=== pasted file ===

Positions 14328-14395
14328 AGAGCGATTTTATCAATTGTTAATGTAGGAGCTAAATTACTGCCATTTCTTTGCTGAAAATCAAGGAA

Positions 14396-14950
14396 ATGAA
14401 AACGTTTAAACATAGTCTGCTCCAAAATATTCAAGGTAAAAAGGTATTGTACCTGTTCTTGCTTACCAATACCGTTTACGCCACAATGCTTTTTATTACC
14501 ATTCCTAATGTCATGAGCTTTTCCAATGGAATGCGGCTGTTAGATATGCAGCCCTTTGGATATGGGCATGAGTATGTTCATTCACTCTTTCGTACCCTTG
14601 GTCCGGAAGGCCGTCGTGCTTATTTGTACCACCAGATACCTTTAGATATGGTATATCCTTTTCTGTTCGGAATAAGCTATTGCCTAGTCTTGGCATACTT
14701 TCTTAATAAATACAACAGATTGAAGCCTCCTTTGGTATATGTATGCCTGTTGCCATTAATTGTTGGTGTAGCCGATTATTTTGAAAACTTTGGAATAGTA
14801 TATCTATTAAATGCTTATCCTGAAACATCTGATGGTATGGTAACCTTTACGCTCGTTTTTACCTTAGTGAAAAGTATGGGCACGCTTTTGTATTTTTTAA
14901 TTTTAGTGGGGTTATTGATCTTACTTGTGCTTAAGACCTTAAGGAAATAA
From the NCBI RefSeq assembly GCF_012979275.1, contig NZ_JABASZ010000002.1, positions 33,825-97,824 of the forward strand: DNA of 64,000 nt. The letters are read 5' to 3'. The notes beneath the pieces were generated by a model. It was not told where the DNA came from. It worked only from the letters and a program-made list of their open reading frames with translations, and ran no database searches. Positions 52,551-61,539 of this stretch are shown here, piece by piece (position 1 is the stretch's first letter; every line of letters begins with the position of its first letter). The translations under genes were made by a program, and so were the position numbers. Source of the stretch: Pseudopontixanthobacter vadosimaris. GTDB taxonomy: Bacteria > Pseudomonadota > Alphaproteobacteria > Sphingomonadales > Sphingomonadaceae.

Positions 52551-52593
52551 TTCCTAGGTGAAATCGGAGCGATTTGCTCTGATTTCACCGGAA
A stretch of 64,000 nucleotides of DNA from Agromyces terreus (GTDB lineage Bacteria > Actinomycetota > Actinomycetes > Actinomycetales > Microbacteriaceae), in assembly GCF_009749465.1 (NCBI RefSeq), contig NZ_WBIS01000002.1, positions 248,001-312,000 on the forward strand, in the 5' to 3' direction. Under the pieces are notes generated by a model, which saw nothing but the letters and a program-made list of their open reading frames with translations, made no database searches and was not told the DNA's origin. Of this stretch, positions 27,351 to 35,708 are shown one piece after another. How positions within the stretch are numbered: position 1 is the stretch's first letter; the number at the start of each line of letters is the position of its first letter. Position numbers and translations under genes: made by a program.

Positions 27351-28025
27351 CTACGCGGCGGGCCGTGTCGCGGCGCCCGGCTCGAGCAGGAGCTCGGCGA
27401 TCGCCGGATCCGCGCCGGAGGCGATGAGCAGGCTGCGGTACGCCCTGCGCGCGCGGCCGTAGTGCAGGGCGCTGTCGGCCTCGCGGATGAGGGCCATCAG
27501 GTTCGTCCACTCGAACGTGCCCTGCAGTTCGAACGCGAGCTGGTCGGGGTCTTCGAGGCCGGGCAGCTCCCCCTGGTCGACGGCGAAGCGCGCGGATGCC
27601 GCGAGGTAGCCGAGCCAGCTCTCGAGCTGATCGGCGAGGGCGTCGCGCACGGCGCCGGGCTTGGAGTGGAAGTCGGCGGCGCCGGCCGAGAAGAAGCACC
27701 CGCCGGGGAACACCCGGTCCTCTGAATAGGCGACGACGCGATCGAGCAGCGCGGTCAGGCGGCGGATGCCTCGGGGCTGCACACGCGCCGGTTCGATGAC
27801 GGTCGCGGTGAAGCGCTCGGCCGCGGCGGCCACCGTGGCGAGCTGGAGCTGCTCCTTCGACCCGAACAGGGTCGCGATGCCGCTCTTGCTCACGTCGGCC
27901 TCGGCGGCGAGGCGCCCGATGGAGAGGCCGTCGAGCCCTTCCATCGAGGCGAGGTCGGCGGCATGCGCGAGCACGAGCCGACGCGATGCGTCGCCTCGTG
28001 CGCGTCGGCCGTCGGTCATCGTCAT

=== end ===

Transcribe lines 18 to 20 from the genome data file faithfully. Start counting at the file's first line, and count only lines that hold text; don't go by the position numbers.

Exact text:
27501 GTTCGTCCACTCGAACGTGCCCTGCAGTTCGAACGCGAGCTGGTCGGGGTCTTCGAGGCCGGGCAGCTCCCCCTGGTCGACGGCGAAGCGCGCGGATGCC
27601 GCGAGGTAGCCGAGCCAGCTCTCGAGCTGATCGGCGAGGGCGTCGCGCACGGCGCCGGGCTTGGAGTGGAAGTCGGCGGCGCCGGCCGAGAAGAAGCACC
27701 CGCCGGGGAACACCCGGTCCTCTGAATAGGCGACGACGCGATCGAGCAGCGCGGTCAGGCGGCGGATGCCTCGGGGCTGCACACGCGCCGGTTCGATGAC